It’s a duplex, the upper half is fairly intact as the original cabin, the lower half is getting a complete remodel; as energy efficient as we can make it on a limited budget.
Bucket IIWe couldn’t afford the $4.00/s.f. cost of spray-in foam, so we decided on a compromise between foam and newspaper: a product from Knauf called Eco-Seal. The claim is that Eco-Seal will stop the air infiltration, and fiberglass batts or blow-in will provide the insulation. The advertising says “Simple airless equipment”, as opposed to specialized equipment for spray-foam costing $20K or more.

Well, we’ve got an airless, so we bought a bucket of the Eco-Seal – $225.00. One thing for sure about Eco-Seal; it’s blue! We put the intake in the bucket and fired up the airless. Nothing. The intake wouldn’t begin to pick up the thick blue material. When we finally read the fine print, it says the airless has to be a “Graco 695 or equivalent”. This is a one gallon-per-minute machine, and none of the rental yards in the Bay Area have one that big.
Kelley Moore in SSF came to our rescue; it’s a long trip from Richmond to SSF, but worth it?
Intake tubeThe intake tube on the 695 wouldn’t pick up the heavy material either. We finally took off the tube and set the machine right in the bucket.

 

 

Airless in bucket

We blocked the bucket up so the intake was picking up off the bottom. Even so, it tended to suck wormholes in the blue material and cavitate the pump.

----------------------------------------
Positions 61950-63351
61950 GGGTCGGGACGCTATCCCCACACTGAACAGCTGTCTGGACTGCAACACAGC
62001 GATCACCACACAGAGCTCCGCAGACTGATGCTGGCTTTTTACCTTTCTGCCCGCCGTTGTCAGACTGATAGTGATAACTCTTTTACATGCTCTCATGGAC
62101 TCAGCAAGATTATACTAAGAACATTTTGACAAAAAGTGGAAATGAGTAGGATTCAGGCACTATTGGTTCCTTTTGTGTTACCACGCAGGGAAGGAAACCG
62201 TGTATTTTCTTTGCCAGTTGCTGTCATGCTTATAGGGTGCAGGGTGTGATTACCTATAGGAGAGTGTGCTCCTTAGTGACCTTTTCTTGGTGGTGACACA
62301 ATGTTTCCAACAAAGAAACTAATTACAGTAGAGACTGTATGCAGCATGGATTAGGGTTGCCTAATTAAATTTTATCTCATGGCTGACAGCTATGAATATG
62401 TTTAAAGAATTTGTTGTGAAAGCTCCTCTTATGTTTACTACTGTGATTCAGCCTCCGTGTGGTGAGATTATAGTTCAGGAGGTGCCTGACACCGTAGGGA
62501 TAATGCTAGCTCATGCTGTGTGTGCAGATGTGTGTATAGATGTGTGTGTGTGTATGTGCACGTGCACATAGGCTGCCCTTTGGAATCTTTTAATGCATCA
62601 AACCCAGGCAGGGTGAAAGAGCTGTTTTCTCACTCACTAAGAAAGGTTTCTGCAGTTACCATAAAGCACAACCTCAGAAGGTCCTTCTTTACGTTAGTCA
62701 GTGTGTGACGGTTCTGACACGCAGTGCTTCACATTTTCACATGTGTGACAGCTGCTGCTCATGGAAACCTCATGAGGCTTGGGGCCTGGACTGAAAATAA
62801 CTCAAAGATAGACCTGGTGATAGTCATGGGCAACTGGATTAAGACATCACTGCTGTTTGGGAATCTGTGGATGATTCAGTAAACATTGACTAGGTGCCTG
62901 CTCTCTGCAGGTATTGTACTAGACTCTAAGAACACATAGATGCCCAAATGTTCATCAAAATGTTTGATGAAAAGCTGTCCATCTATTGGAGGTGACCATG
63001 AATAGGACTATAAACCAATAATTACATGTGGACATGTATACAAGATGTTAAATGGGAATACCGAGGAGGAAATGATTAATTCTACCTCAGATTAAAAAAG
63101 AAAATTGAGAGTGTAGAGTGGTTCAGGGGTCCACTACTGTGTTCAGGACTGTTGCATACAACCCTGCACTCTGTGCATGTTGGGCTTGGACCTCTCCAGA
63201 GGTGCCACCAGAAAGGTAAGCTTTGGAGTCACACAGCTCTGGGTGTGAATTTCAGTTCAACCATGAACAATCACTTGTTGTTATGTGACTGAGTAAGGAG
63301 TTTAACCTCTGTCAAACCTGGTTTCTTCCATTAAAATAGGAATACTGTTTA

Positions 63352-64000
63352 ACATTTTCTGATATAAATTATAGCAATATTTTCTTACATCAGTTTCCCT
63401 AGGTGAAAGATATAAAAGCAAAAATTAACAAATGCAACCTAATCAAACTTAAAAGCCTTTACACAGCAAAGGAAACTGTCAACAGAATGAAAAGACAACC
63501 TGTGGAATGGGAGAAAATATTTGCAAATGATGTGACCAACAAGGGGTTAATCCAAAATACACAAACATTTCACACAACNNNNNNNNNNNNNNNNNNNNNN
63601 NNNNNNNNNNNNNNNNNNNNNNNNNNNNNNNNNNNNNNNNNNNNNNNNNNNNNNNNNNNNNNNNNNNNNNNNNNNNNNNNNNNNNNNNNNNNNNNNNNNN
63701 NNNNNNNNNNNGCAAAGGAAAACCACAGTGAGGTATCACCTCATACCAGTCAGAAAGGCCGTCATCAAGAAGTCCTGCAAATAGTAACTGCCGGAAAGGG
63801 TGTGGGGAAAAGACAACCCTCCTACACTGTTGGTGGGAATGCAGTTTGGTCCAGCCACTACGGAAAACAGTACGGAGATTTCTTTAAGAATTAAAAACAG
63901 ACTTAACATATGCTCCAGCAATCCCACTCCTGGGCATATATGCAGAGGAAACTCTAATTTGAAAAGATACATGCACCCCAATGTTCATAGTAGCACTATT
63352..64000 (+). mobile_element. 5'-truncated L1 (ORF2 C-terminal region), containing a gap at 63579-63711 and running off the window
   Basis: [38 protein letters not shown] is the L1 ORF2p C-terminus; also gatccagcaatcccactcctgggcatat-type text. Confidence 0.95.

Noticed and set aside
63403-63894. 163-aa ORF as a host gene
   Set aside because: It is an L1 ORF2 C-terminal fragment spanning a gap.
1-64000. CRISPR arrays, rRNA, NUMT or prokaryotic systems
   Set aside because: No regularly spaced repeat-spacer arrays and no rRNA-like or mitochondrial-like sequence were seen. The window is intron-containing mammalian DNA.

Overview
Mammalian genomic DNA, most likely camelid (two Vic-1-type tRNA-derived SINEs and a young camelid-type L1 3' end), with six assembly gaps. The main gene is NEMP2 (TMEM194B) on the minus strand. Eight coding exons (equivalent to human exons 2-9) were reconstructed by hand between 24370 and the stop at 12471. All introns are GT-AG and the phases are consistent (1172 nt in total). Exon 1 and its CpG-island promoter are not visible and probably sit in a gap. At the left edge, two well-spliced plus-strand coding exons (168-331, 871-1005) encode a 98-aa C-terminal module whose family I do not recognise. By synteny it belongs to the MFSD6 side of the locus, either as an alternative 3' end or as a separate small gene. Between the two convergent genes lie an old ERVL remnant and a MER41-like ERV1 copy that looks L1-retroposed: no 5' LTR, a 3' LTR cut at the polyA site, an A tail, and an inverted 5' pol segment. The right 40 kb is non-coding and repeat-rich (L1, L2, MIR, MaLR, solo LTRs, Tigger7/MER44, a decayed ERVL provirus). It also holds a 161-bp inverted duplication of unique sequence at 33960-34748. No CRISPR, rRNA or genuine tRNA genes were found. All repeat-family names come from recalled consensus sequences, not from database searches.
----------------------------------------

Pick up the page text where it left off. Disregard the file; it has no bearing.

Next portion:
Moving goo to pickupWe had to take a shingle and keep pushing the Eco-Seal material over towards the pump intake.

 

 

 

 

All this manipulation in the open bucket made a mess and caused extraneous bits of material to fall in, so the spray tip kept clogging. It took two hands to run the gun, one hand on the trigger and the other on the tip to reverse it every two feet or so to blow the clogs out.Reversing tip

This was a pain in the neck, we never would have gone to this much trouble, but we’d spent the $225.00 for the Eco-Seal, if it works, it will do what nothing else will. When it works, it foams up just enough to make a nice bead, and it looks convincing as an air infiltation stopper. Only the blower door test will tell.

The silly part is that the airless may be unnecessary. The folks that build log homes have miles of gaps between the logs to caulk neatly. They’ve developed a set of manual tools to install bulk caulk out of five gallon pails which I’ll bet would work very well for the Knauf product. It’s what we’ll try next time.